William Notation

Wolcott, CT, United States

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William Notation
Posted over 2 years ago
How did you find you life's work and passion after age 40? Is it possible?
Woody - At 40, I left a solid career in network management and database administration to return to school to become a teacher. I had always considered teaching but always ignored that "little voice" inside my head. So, I finally listened and am now a Technology Education teacher. (Some time ago this was industrial arts or "shop.") After changing careers, I found myself wishing that I had gone into teaching first. After a great deal of being "down" on myself about lost opportunities, I realized that I am a far better teacher now than I would have been earlier. All my experiences have made me who I am now and given me the perspectives and dispositions that I find so helpful in the classroom and shop. So, my advice is simple. Don't fret about being lost. Try something new. If its doesn't work out, try something else. You may be surprised to discover that your past "unfulfilling" work ends up being an asset in your new professional life.
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William Notation
Posted over 2 years ago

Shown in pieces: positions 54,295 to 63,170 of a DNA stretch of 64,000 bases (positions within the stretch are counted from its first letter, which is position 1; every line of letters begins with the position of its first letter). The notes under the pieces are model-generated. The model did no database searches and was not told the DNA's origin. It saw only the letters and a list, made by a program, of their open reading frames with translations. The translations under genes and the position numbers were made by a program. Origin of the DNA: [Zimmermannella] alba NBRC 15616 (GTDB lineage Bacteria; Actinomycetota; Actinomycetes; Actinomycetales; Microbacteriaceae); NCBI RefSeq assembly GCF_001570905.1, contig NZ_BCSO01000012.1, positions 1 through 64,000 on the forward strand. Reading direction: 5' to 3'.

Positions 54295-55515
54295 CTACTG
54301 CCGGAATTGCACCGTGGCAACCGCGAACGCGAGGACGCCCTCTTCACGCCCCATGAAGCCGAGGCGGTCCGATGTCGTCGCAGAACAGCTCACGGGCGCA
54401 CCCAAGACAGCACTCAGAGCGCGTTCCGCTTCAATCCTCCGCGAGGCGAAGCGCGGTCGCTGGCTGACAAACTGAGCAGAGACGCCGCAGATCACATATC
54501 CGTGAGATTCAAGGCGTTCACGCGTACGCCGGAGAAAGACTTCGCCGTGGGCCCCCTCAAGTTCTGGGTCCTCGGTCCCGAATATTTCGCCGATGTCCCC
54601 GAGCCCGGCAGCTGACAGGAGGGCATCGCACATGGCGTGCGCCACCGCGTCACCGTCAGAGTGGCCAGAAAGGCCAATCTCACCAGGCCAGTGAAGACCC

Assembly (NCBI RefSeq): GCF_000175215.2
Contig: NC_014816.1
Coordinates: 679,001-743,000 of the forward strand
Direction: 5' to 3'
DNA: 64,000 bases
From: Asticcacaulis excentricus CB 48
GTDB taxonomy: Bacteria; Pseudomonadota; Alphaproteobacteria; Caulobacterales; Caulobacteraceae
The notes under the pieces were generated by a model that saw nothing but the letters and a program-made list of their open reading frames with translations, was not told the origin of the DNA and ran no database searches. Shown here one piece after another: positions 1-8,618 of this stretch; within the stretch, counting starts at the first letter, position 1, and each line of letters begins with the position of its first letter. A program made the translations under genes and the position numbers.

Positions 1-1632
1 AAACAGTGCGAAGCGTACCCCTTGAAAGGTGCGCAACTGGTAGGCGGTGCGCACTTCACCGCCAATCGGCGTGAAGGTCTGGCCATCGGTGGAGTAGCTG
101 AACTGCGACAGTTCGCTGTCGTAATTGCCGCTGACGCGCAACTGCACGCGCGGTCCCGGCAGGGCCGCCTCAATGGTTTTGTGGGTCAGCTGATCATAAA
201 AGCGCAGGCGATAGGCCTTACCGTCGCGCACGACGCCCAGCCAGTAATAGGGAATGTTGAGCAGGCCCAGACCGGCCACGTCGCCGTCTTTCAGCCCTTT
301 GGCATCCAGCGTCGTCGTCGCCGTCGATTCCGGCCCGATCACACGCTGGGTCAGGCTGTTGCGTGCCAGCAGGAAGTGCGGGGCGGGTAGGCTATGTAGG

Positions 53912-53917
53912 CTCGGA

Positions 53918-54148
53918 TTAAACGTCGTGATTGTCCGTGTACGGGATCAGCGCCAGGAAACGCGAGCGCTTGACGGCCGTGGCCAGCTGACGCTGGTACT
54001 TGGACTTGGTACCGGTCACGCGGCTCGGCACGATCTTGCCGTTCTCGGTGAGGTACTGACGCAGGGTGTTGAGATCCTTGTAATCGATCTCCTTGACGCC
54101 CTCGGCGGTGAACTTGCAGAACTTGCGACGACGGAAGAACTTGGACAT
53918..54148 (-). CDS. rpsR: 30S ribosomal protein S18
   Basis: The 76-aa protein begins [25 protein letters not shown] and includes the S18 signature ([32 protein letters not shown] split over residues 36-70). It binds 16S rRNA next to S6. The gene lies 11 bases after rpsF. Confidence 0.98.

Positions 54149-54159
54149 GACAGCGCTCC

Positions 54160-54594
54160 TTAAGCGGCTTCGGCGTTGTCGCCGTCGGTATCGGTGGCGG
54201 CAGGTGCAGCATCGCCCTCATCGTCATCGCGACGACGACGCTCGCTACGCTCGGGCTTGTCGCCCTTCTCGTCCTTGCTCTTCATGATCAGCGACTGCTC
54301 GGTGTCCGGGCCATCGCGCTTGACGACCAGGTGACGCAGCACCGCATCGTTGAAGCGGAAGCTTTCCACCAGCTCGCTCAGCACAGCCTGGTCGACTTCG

Children's schools should have an "Imagination" period
There can be certain teaching methods but these are, at best, starting points to "seeding" learning in the classroom and other settings. It is rare that any given method or approach works consistently even when working with a single student - we all change a bit each day. Effective teaching depends on constant negotiation between teacher and student. Sometimes the negotiation centers on the immediate content to be learned, other times on the contexts or methods. In considering diversity, perhaps we need to stop thinking about differences alone. As a teacher, I look for what a student and I may have in common and ways to leverage that to facilitate learning. Sometimes it does not take much - maybe only one song, a movie, or favorite food - to start a conversation, build a connection. I find it is more effective to establish a "learning partnership" with each student individually rather than treat students as members of a class that I teach as a single unit. It can be slow going at times but it is worth the effort. Early in the school year, there is sometimes more relationship building than "learning". However, later on, the quality of learning is so much better that it compensates for a slow start.